Left on the Shelf


Nothing left on that DVD shelf at your local branch library?  You might want to take a closer look.

I decided to try an experiment in serendipity with the DVD shelves at the branch where I work.  I would select a movie to watch from what was left on the shelf, and, to make things a little more interesting, I decided to do this right at closing time.

“Not possible!” you might say if you have ever run in to your library at the end of the day in hopes of finding something, anything, to entertain on a quiet evening.  But this time serendipity won out and I came up with The Passenger (1975), directed by Michelangelo Antonioni of Blow Up fame.

A while back I went on a little Antonioni jag but never saw The Passenger.  So, I took it home with me and was pleased to find myself experiencing Jack Nicholson and Maria Schneider (Last Tango in Paris) being all existential and egocentric inside of amazing Gaudi buildings in Spain! There’s the whole gun smuggling, assumed identity thing going on too.  Nicholson’s 70’s swagger next to Schneider’s languid intensity captured me even if the over-arching questions being asked in the film (“Who am I?” and “Who are you?”) felt a little dated in the portrayal.

I counted this as a success and decided to try again.  This time I came up with Bubble directed by Steven Soderbergh.  If you have ever wondered what it would be like to work in a doll factory (and a shovel factory!) and live in a depressed town on the Ohio/West Virginia border, watch this movie.  If you enjoy watching non-actors portray characters a lot like themselves, watch this movie.  Quiet, under-produced, meekly acted and compelling as hell.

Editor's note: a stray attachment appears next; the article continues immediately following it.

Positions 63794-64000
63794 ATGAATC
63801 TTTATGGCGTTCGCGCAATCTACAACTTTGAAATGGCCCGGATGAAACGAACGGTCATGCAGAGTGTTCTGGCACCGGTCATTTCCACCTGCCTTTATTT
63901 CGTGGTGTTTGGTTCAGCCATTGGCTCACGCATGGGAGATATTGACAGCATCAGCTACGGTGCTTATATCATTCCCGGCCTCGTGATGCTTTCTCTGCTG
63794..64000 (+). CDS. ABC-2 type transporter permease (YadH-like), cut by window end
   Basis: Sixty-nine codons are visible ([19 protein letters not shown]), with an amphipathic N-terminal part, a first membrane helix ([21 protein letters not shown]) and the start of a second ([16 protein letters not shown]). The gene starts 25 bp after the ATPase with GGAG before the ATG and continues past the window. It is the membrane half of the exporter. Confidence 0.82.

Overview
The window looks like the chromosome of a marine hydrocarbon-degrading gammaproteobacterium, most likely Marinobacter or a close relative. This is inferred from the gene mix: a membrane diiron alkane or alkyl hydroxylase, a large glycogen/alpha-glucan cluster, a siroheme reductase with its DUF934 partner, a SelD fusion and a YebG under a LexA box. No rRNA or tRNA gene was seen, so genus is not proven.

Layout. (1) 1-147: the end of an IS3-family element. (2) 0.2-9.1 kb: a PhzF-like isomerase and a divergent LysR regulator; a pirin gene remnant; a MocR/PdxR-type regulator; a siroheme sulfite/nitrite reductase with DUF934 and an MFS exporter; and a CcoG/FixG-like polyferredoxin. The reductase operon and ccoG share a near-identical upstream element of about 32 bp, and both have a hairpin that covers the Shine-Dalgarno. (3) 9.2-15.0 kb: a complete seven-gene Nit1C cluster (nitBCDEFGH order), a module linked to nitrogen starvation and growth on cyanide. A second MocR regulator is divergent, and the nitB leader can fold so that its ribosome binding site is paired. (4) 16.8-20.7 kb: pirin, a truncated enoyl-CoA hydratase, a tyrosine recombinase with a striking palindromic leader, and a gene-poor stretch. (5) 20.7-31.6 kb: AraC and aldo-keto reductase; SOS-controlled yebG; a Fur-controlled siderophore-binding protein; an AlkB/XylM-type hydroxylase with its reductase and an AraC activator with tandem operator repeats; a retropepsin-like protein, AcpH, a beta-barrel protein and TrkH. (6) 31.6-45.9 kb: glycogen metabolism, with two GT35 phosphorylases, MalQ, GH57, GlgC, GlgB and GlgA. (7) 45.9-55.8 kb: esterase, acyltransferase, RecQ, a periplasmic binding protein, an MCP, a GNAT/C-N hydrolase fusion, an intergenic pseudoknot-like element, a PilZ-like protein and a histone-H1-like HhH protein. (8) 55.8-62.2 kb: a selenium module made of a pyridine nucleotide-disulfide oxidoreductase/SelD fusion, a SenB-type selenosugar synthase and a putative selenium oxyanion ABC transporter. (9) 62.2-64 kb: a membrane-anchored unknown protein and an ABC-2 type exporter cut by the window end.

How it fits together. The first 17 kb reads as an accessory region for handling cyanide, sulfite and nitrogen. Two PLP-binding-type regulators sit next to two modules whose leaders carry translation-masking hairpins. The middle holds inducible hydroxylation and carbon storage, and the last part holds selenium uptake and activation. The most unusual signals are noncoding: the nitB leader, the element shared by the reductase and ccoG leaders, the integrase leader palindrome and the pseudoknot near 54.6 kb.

I wonder what will be left on the shelf tonight…

Share your left on the shelf moment, leave a comment.

3 thoughts on “Left on the Shelf”

  1. Bubble is also great because the soundtrack is by the esteemed Godfather of indie rock, Robert Pollard of Guided By Voices fame. While SPL doesn’t carry the actual soundtrack to Bubble (trust me though, it’s moody, lo-fi and perfect for the setting), the library does carry several Guided By Voices and Robert Pollard solo albums. Highly recommended!

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